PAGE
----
Donald Hensrud, M.D.:
Mayo Clinic Medical Edge: Take vitamin supplements with caution --- even approved, they may actually do damage
74 DNA discoveries move cure closer for three cancers
April 8, 2013
Jonathan Tobin: What Part of No Preconditions Do American Jews Not Get?
Is Putin finally trading his own party for a new power base?
Jewish World Review
March 5, 2007
/ 15 Adar, 5767
Tripping Over the Inevitable: The Coming Backlash Against the Clintons
In the 1920s, the Brooklyn Dodgers finished in sixth place seven times in eight years. Late in that unfortunate period, a droll sportswriter, noting the team's listless play, wrote, "Overconfidence may yet cost Brooklyn sixth place."
Hillary Clinton's campaign did not display overconfidence when it directed the recent fusillade at Barack Obama. Her campaign's rhetorical megatonnage was in response to a prominent Obama contributor saying rude things about her. Her overreaction was one of several developments that have clarified the Democratic contest.
Bill Clinton has said, regarding presidential candidates, that Republicans like to fall in line and Democrats like to fall in love. Which explains the Clinton campaign's palpable panic: Democrats have fallen in love, but not with her.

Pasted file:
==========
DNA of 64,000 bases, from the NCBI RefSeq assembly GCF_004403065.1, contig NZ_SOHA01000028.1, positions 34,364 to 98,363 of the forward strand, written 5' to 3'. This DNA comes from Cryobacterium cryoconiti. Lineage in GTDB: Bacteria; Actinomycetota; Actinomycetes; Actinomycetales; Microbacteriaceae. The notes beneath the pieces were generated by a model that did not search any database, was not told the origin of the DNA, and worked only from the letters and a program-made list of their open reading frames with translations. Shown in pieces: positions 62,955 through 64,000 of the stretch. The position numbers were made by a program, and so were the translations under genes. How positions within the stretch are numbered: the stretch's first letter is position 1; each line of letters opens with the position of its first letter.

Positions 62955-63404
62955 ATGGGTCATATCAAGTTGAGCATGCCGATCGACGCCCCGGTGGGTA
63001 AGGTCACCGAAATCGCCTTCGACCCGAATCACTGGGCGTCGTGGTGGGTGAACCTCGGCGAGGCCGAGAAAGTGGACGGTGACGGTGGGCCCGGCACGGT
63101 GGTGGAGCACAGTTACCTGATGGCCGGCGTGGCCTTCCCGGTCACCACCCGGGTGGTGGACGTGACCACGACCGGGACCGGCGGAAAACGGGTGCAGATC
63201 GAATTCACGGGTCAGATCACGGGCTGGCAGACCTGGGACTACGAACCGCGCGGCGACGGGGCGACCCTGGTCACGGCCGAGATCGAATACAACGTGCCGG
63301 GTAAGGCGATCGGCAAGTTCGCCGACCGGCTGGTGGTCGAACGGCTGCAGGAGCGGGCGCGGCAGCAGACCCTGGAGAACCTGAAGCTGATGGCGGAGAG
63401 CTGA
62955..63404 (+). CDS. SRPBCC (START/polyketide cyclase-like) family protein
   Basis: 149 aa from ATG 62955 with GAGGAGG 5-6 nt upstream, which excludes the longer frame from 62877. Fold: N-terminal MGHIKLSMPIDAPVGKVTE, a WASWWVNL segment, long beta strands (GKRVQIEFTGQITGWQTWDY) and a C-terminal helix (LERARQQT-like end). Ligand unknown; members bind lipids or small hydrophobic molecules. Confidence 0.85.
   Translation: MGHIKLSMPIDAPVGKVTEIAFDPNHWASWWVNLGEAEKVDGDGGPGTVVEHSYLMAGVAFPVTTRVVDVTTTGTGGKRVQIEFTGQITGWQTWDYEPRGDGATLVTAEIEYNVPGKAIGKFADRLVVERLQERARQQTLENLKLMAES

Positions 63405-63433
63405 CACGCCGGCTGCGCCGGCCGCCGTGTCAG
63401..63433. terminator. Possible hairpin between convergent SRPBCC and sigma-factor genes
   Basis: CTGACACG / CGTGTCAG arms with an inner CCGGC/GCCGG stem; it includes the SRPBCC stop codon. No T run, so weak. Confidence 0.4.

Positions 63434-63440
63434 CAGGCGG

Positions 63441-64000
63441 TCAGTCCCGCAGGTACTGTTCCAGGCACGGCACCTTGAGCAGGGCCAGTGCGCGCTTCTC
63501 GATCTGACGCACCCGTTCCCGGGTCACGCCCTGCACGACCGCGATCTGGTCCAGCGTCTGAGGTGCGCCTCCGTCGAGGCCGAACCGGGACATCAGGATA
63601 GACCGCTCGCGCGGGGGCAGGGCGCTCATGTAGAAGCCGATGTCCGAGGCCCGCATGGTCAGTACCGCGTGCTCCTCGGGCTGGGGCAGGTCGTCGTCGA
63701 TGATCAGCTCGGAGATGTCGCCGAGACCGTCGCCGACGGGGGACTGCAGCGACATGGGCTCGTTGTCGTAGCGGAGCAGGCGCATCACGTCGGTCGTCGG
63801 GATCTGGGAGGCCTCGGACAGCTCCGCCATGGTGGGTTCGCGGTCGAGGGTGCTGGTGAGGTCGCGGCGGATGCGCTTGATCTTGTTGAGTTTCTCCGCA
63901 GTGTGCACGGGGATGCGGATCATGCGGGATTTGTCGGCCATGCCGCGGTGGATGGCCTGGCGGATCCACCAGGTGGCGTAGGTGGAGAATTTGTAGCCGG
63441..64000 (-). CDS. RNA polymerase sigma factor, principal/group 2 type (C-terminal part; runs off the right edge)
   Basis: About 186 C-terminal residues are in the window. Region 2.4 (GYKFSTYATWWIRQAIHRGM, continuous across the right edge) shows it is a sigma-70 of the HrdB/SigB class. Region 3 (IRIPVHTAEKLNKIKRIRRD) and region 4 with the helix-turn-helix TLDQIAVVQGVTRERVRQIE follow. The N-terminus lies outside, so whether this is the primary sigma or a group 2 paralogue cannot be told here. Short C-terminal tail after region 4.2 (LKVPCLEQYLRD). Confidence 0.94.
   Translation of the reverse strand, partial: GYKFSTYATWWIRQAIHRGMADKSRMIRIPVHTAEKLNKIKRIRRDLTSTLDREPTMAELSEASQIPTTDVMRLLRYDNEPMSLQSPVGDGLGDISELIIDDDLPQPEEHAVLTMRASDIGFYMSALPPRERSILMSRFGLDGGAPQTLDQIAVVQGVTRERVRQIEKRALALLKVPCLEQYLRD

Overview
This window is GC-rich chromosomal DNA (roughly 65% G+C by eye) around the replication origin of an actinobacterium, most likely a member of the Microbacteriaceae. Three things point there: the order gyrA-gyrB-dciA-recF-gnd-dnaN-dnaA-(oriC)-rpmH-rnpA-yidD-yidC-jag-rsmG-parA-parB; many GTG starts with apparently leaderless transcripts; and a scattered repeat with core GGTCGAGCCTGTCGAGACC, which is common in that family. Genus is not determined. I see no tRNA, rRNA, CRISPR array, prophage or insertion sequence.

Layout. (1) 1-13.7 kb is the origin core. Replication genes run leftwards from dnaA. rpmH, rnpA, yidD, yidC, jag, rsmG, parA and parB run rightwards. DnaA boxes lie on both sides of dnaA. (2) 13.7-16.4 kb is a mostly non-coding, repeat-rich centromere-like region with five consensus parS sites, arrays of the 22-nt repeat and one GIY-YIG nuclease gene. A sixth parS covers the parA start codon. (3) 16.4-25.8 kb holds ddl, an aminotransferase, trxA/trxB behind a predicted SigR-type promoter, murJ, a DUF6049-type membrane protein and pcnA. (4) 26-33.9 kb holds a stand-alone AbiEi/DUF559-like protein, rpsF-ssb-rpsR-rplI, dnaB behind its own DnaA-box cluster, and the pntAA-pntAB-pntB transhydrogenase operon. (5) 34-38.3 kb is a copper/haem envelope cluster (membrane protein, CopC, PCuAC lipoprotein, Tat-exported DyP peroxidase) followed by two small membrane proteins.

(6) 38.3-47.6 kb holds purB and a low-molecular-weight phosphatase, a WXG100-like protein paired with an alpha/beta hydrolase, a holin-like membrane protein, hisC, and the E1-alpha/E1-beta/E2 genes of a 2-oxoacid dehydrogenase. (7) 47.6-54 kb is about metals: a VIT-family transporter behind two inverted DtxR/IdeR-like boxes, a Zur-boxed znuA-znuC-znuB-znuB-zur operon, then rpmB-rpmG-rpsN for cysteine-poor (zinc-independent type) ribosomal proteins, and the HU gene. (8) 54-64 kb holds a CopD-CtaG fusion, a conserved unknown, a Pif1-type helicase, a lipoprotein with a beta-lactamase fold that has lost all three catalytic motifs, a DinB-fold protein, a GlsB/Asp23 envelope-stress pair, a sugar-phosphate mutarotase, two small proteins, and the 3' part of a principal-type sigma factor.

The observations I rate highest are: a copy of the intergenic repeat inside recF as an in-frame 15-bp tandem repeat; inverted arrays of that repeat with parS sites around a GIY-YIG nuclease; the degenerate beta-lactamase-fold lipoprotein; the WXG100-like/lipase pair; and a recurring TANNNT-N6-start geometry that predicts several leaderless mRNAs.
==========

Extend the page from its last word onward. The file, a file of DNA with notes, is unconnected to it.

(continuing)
Republicans tend to nominate the next person in line: Vice President Richard Nixon, not Gov. Nelson Rockefeller, to follow President Dwight Eisenhower in 1960; Vice President George H.W. Bush, not Sen. Robert Dole, to follow President Ronald Reagan in 1988; Dole rather than Lamar Alexander or any other contender in 1996; Gov. George W. Bush, whose dynastic lineage propelled him past Sen. John McCain in 2000.
There is a Republican tinge to Sen. Clinton's campaign: She is next in line. That fact combined with the Clintons' (how often the plural is pertinent) money machine, combined with the Clintons' earned reputation for ferocity is supposed to impart to her an aura of inevitability.
But such an aura annoys voters by telling them that they really have no choice. And that can provoke them to play the game that G.K. Chesterton called "Cheat the Prophet": The players listen politely to explanations of what is inevitable, then they make something else happen, which defeats boredom.
Boredom, the sociologist Robert Nisbet wrote, is among the universal and insistent forces driving human behavior. Mankind's nervous system evolved during millions of dangerous years (saber-toothed tigers, etc.). Now, however, mankind has suddenly, in a few millennia, encountered the monotony of orderly life, which bothers human brains formed by and for hazardous circumstances.